I am an anthropological archaeologist interested in human environment interaction and indigenous response to colonialism. My research focuses on the archaeology of highland agricultural systems in Southeast Asia, specifically on the Ifugao agricultural terraces (northern Philippines). My initial research findings established the recent inception of the Ifugao rice terraces, arguing against the long history model proposed at the beginning of the 20th century by pioneer anthropologists. Rather, the rice terraces are seen as responses to the arrival of the Spanish in the northern Philippine highlands. This work has espoused the idea that the artificial contrasts that we see between highland and lowland populations in the Philippines are products of colonialism and history, rather than differences in ecological adaptation. I have active research programs in indigenous Taiwan, and in Bicol and Ifugao, Philippines.
The foundation of my research is rooted in the responses of indigenous populations to culture-contact and colonialism, particularly on the economic and political transformations that ensued soon after conquest. My work among the Ifugao and their rice terraces, a UNESCO-listed World Heritage Site in the Philippines, evolved into a decolonizing tool as my research findings forced me to rethink of long-held assumptions about indigenous peoples as passive observers in history, and break what I consider as the false dichotomies between the colonizer and the colonized. As the only active research program in Southeast Asia on the archaeology of Iberian colonialism, I juxtapose dominant historical narratives with new archaeological evidence using multiple lines of research that include faunal and archaeobotanical remains, human skeletal biology, ethnohistory and ethnography, spatial modeling, and artifact findings.
In addition to my archaeological research, I am also actively engaged in the ethnographic study of the Ifugao agricultural system as a living cultural landscape. This nuanced understanding of farmer decision-making is necessary for the development of conservation programs in the region. I argue that government and NGO conservation programs in the region are unsuccessful because they failed to factor in the cultural context of rice agriculture in Ifugao. I contend that changes in the agricultural practices in the region are inevitable since the long-standing agricultural system is not economically viable and local farmers make informed decisions based on economic and political pressures.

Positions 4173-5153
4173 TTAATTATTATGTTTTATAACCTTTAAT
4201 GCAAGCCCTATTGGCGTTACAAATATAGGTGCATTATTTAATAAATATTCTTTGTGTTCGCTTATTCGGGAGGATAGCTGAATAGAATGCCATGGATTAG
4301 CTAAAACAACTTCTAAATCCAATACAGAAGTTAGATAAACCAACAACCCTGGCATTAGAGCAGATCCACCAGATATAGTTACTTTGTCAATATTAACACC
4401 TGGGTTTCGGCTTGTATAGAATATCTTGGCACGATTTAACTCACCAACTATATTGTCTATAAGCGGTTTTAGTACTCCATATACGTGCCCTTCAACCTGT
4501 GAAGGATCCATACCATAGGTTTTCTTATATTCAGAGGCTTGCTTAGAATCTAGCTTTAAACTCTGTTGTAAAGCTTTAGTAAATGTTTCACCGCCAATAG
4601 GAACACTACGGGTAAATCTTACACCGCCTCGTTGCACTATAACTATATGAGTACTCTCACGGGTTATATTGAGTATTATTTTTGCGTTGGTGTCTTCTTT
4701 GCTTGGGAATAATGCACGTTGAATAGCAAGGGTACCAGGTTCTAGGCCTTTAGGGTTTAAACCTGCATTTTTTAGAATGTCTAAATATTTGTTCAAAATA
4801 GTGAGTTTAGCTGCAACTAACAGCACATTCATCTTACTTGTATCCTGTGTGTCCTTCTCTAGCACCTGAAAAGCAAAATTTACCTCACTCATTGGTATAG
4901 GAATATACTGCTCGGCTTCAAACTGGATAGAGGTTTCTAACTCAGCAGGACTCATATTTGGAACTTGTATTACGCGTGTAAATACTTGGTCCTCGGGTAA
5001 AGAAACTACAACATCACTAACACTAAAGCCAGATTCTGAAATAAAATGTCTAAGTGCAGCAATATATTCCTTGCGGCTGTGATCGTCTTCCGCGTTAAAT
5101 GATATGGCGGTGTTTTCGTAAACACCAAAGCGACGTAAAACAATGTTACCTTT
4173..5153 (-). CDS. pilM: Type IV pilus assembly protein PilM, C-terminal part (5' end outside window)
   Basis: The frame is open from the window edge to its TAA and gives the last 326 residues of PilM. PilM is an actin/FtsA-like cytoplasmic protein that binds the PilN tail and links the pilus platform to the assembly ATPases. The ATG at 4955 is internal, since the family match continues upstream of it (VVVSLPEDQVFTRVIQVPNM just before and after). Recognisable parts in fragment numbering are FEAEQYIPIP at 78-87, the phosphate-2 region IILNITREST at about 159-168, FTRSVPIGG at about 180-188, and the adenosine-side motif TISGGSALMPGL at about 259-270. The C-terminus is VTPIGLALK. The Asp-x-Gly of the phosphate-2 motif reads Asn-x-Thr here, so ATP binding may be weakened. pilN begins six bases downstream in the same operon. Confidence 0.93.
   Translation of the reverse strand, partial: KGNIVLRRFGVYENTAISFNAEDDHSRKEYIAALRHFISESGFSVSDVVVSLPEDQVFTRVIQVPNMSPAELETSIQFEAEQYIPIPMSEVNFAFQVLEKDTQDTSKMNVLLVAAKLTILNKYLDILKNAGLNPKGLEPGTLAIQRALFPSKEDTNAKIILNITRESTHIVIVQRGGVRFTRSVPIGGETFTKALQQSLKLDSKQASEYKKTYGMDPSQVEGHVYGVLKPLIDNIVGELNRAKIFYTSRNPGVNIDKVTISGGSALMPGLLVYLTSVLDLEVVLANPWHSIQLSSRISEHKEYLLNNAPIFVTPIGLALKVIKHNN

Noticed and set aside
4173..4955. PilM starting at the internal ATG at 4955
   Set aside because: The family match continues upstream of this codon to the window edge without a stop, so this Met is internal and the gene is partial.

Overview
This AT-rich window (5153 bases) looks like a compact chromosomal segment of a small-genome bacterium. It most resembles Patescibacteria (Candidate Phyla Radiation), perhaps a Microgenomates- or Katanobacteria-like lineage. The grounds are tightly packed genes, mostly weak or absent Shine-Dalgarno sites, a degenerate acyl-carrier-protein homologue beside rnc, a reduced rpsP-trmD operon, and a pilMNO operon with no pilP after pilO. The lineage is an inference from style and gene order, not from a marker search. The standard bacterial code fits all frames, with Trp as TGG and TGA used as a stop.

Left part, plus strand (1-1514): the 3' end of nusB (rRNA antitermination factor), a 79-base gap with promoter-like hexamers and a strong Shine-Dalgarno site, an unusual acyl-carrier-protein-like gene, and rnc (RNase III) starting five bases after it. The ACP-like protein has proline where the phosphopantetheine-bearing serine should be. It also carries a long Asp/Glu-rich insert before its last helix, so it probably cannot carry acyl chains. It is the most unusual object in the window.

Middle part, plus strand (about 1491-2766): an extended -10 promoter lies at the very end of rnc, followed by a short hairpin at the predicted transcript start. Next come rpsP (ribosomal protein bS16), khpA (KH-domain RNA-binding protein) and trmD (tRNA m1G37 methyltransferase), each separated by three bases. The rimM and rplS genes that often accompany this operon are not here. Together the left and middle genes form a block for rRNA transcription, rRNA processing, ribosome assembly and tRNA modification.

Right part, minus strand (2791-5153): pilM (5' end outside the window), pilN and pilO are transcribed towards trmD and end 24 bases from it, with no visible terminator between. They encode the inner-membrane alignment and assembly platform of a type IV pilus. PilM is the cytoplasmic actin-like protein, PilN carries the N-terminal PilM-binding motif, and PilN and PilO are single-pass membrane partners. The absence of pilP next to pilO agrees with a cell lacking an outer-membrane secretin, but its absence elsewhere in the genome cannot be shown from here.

More importantly, descendant communities are actively involved in my research projects. I have strived to actively involve community stakeholders in the research program, for them to be as active and involved participants in the research and not just as mere contributors. My efforts have subsequently resulted in increased community interest and the emergence of an indigenous archaeology in the region. Colleagues have described our community engagement in Ifugao as “humanizing” as we attempt to counter the exclusivity often associated with the authority of colonial archaeology.
Historical ecology, landscape archaeology, agricultural systems, settlement patterns, emergent complexity, indigenous peoples; Southeast Asia, Philippines, Guam, Micronesia
2015 Acabado, S.B. Antiquity, Archaeological Processes, and Highland Adaptation: The Ifugao Rice
Terraces. Manila: Ateneo de Manila University Press. link
(In press – 2014). Rice Pots or Not? Exploring Ancient Ifugao Foodways through Organic Residue Analysis and Palaeobotany. National Museum Cultural Heritage Journal, 1:1 (with M. Eusenbio, J. Ceron, and J. Krigbaum)
(In press – 2014). Community Participation in the Ifugao Archaeological Project. National Museum Cultural Heritage Journal, 1:1 (with M. Martin).
(In press – 2014). Infant Death and Burial Practices in Late Prehistoric Kiyyangan Village, Kiangan, Ifugao. National Museum Cultural Heritage Journal, 1:1 (with A. Lauer).
(In press – 2014). Did the Little Ice Age contribute to the emergence of rice terrace farming in Ifugao, Philippines? National Museum Cultural Heritage Journal, 1:1 (with J.A. Peterson).
(In press – 2014). Defining Ifugao Social Organization: “House”, Field, and Self-Organizing Principles in the Northern Philippines. Asian Perspectives 52(2).
2012. The Ifugao Agricultural Landscapes: Complementary Systems and the Intensification Debate. Journal Of Southeast Asian Studies 43(3): 500-522.
2012. Taro Before Rice Terraces: Implications of Radiocarbon Determinations, Ethnohistoric Reconstructions, and Ethnography in Dating the Ifugao Terraces. In M. Spriggs, D. Addison, And P.J. Matthews (Eds), Irrigated Taro (Colocassia Esculenta) in the Indo-Pacific: Biological And Historical Perspectives. Senri Ethnological Studies. Vol (N.D.). National Museum of Ethnology: Osaka.
2010. Landscapes and the Archaeology of the Ifugao Agricultural Terraces: Establishing Antiquity and Social Organisation. Hukay: Journal for Archaeological Research in Asia and the Pacific, 15: 31-61.
2009. A Bayesian Approach to Dating Agricultural Terraces: A Case from the Philippines. Antiquity 83(2009): 801-814.